They leap through hoops, communicate with clicks and are seen as among the most intelligent of animals.
But Northern Ireland’s first confirmed case of a killer dolphin casts a whole new light on what are usually regarded as peace-loving mammals.
Scientists who carried out a post-mortem examination on the corpse of a porpoise found on rocks on the Co Antrim coast early in the New Year have revealed that its death is consistent with a bottlenose dolphin attack.
It’s the first such killing documented here, although similar incidents have been reported in California, Wales, off the Cork coast and in the Moray Firth in Scotland.
It seems that the porpoise may have been mistaken for a bottlenose calf — infanticide has been recorded among some bottlenose colonies in the British Isles, according to Irish Whale and Dolphin Group member Ian Enlander.
Ian believes he saw the culprits — two bottlenose dolphins — when he was walking along the seafront at Whitehead on January 13.
Later that day, Ian received a report of a ‘stranded dolphin’ near Whitehead and the next day kayaker Bob Nixon found a dead harbour porpoise towards Blackhead. “The corpse of a 1.45m long male was on the rocks, looking rather forlorn with no obvious sign of injury and in very good condition, so much so that I did check for any signs of life — but this was one very dead harbour porpoise,” Ian said.
Staff from Northern Ireland Environment Agency collected the remains for examination by pathologist Tony Patterson, who made a startling discovery. “The porpoise was recorded as having, amongst other injuries, multiple rib fractures and the blubber separated from the underlying muscle mass — all consistent with a massive impact,” Ian said.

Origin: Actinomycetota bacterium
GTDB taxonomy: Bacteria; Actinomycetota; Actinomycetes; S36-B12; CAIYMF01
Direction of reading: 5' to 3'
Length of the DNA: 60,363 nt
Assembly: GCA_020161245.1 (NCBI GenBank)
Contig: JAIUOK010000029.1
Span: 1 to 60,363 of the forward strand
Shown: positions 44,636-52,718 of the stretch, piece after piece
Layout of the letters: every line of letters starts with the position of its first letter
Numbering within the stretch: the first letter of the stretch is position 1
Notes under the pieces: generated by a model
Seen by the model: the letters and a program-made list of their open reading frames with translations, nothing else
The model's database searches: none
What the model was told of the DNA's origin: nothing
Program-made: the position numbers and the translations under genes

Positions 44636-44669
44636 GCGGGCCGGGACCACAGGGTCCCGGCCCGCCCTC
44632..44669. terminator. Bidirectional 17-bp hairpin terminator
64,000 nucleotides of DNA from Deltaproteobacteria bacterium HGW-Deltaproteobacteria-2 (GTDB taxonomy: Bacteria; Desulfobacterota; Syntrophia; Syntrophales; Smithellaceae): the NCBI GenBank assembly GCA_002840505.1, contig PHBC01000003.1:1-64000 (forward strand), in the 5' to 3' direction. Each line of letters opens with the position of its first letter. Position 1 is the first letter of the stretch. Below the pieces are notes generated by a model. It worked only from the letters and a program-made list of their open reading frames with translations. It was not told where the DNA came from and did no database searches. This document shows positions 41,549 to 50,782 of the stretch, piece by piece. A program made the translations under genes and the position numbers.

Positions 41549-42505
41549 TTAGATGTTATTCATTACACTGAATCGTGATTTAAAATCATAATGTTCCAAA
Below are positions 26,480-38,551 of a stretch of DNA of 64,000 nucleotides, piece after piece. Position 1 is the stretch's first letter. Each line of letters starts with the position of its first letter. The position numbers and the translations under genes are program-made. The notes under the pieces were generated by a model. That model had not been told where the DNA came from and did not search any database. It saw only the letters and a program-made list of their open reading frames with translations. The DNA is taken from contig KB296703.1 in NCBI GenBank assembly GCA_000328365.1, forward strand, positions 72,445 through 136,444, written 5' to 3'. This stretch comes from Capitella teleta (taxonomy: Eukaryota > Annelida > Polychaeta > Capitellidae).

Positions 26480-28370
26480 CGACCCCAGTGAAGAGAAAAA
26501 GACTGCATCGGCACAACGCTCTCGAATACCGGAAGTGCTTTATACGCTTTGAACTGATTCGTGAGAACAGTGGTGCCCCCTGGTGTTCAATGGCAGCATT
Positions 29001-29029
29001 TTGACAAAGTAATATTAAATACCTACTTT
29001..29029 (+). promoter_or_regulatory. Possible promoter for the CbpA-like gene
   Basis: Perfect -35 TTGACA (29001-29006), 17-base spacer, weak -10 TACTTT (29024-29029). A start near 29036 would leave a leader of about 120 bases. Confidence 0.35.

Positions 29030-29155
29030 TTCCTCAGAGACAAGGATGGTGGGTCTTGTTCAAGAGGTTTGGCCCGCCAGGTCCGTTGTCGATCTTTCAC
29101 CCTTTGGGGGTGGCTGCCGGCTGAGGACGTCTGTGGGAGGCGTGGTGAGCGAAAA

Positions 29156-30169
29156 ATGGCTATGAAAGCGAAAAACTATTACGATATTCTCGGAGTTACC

“The veterinarian’s conclusion was that the pattern of injuries was consistent with a bottlenose dolphin attack. So in the space of 24 hours I had seen my very first murder victim and indeed probable murderer.”
Researchers in the Moray Firth have been documenting similar behaviour for more than 10 years, Ian said.
One observer has described seeing the dolphins “flipping up a porpoise with their beaks and battering it when it landed on its back on the water”.
“Adult bottlenose dolphin are substantial in size, weighing over four times more than harbour porpoise and capable of tremendous bursts of speed and hence of delivering a substantial impact,” Ian said.
“Quite why this aggressive interaction with porpoise occurs is unclear. Suggestions include competition for food, territorial conflict or sexual frustration. A study of bottlenose dolphin calf corpses in north-east Scotland has shown that many of these also show evidence of being attacked and killed by adults of the same species — yes, some bottlenose dolphin populations practise infanticide.
“This has led to a suggestion that, given the similarity in size between these calves and harbour porpoise, the adult dolphins are actually attacking the porpoise mistaking them for bottlenose calves.”
Ian had some words of reassurance for anyone who is afraid the bottlenose dolphin could be the new Jaws: “There is no record of bottlenose dolphins deliberately attacking people.”
Other animals on the attack
It’s been suggested that orca attacks — as documented on David Attenborough’s BBC series ‘The Trials of Life’ — may be driving down seal populations on the northern coasts of Scotland.
A seagull dive bombed Belfast Zoo’s penguin enclosure at feeding time in August 2008, snatching a fish from the beak of an unfortunate penguin, as recorded by a visitor who posted the video on YouTube.
The ‘Battle of Kruger’ video shows a pride of lions seize a baby cape buffalo at an African watering hole, only for the infant to stagger back into the water and be grabbed by a crocodile. It struggled free, back to the lions, but was carried to safety when buffalo attacked the lions.